Absurdist playwright Eugène Ionesco was born on November 26, 1909, in Slatina, Romania. The following year, he moved with his family to Paris where he lived until 1925, at which time his parents divorced and he returned to Romania with his father. In 1928, he began studying French literature at the University of Bucharest and two years later published his first article in the Zodiac review. A volume of poetry, Elegy of Miniscule Beings, followed in 1931, and in 1934 he published a collection of essays entitled No. In 1938, he received a fellowship from the Rumanian government to write a thesis on the subject of death in modern French poetry. He moved to Paris and began his research, but the German invasion (1940) soon forced him to relocate to Marseilles. He returned to Paris five years later, after its liberation from the Germans, and found work as a proofreader and translator.
It was not until 1948 that Eugène Ionesco finally wrote his first play. Having decided at the age of 40 that he ought to learn English, Ionesco acquired an English primer and set to work, conscientiously copying whole sentences from the text for the purpose of memorizing them. Rereading them, he did not learn English as he had intended, but rather became aware of some astonishing truths—that, for example, there are seven days in the week, something he already knew; that the floor is down, the ceiling up, things he already knew as well, perhaps, but that he had never seriously thought about or had forgotten, and that seemed to him, suddenly, as stupefying as they were indisputably true.
As the lessons advanced, two characters were introduced—Mr. and Mrs. Smith. Ionesco was astonished when Mrs. Smith informed her husband that they had several children, that they lived in the vicinity of London, that their name was Smith, that Mr. Smith was a clerk, and that they had a servant, Mary, English, like themselves. What he found remarkable about Mrs. Smith was the precise, methodical procedure she followed in her quest for truth. It was then, as Ionesco later explained, that “A strange phenomenon took place. I don't know how—the text began imperceptibly to change before my eyes. The very simple, luminously clear statements I had copied so diligently into my notebook, left to themselves, fermented after a while, lost their original identity, expanded and overflowed. The clichés and truisms of the conversation primer, which had once made sense ... gave way to pseudo-clichés and pseudo-truisms; these disintegrated into wild caricature and parody, and in the end language disintegrated into disjointed fragments of words.”
Ionesco set about translating his experience into a play, The Bald Soprano, which was staged on May 11, 1950, at the Théâtre des Noctambules, under the direction of Nicolas Bataille. Like many of the other “anti-plays” which would soon pour forth from Ionesco’s mind, The Bald Soprano rejected the logical plot, character development, and thought of traditional drama, instead creating a new anarchic brand of comedy meant to convey the meaninglessness of modern man’s existence in a universe ruled entirely by chance. Ionesco’s initial offering went unnoticed until (ironically, by chance) a few established writers and critics stumbled upon it and threw their combined literary weight behind the strange little play, throwing the spotlight on the now middle-aged Ionesco who soon found himself in a position of international renown. He followed this remarkable success with a string of critically acclaimed plays including The Lesson (1951), The Chairs (1952), and Jack or The Submission (1955). Ionesco’s comedies caused such a stir that, in the summer of 1958, dramatic critic Kenneth Tynan launched an attack against him in the pages of the London Observer, referring to the dramatist as the “messiah” of the enemies of realism in the theatre. The public debate which followed between Tynan and Ionesco over the value of anti-realism in the theatre forced the writer to elucidate his dramatic theories. He maintained that, contrary to Tynan’s assertions, he did not believe that communication through language was impossible. “The very fact of writing and presenting plays,” he wrote “is surely incompatible with such a view.” Instead, he insisted, his plays were an attempt to revitalize a dead form of communication, to renew the language by attempting to say new things in a new way. Some congratulated Ionesco on refuting the current theory of “social realism.” Others quipped that if he could put some of this “clarity and wisdom into his own plays, he might yet become a great playwright!” But regardless of which side of the argument they took, everyone was talking about it.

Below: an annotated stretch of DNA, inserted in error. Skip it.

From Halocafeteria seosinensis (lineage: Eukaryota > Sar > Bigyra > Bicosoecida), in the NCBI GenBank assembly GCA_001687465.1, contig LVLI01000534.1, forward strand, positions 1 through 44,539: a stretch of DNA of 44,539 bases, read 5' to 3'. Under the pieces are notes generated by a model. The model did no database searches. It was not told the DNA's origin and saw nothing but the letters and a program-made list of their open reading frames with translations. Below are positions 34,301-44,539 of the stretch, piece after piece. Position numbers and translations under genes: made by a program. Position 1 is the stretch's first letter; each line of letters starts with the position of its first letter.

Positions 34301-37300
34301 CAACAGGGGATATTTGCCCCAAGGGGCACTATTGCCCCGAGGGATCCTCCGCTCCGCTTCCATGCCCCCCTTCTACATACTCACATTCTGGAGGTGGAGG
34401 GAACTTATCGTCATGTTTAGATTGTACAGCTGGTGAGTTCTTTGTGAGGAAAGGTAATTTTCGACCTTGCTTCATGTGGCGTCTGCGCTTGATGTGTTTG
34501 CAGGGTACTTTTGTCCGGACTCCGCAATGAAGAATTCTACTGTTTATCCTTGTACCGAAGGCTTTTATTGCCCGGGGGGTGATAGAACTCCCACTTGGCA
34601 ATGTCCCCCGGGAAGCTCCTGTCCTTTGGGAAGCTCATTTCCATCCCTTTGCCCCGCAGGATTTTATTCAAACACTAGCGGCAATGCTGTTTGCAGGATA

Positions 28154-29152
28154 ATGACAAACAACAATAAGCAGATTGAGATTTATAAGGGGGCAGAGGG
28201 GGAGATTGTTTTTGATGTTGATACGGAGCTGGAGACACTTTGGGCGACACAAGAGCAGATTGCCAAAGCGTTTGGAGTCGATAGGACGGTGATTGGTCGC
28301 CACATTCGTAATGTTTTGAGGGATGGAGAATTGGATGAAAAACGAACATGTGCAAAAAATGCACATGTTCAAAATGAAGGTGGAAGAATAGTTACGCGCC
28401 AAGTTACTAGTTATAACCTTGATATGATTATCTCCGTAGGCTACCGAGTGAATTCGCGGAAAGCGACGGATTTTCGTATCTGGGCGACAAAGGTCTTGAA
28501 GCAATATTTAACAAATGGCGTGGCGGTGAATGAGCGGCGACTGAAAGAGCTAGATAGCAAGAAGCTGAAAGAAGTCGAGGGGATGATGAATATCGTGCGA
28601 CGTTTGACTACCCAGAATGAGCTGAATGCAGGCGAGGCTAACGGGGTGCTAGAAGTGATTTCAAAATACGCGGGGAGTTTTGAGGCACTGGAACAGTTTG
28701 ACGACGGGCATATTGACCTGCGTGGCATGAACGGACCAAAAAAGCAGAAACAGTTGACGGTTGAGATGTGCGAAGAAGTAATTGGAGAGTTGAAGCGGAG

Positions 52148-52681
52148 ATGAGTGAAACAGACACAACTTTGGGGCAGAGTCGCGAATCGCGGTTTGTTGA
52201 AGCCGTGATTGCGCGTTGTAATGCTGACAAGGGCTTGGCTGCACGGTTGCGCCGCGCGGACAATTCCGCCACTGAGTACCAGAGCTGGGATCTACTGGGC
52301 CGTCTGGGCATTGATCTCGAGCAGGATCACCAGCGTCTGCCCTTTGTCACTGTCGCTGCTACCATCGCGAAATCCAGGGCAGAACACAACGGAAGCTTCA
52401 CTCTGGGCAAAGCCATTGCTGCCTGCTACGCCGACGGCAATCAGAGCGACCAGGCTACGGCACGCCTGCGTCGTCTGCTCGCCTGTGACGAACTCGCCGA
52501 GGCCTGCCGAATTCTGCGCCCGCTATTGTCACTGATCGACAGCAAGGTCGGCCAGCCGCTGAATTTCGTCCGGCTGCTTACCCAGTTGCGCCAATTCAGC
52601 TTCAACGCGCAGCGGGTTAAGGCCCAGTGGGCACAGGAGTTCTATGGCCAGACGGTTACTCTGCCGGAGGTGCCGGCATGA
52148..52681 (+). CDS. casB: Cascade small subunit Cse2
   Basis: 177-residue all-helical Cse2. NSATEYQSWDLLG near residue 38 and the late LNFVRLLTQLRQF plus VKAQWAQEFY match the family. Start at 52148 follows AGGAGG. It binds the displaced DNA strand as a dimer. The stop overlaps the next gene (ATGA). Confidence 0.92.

On January 25, 1960, Rhinoceros premiered at the Odéon under the direction of Jean-Louis Barrault. Reflecting Ionesco’s personal experiences with Fascism, Rhinoceros depicts the struggle of one man to maintain his identity and integrity alone in a world where all others have succumbed to the “beauty” of brute force. It is considered by many to be Ionesco’s finest play.
In 1962, in what would be one of the defining moments of his career, Ionesco was identified by Martin Esslin as one of the primary dramatists of what he called the “Theatre of the Absurd.” Esslin’s terminology resonated in a world still numbed by the senseless violence of World War II, and the label would affix itself to Ionesco until his death, forever joining him in the mind of the public with other “absurdist” writers such as Samuel Beckett, Jean Genet, Arthur Adamov, and Harold Pinter.
Eugène Ionesco died on March 29, 1994, at the age of 84, and is buried in the Cimetière du Montparnasse, in Paris, France. His other plays include The Killer (1959), Exit the King (1962), Hunger and Thirst (1966), Macbett (1972), and Journeys Among the Dead (1981).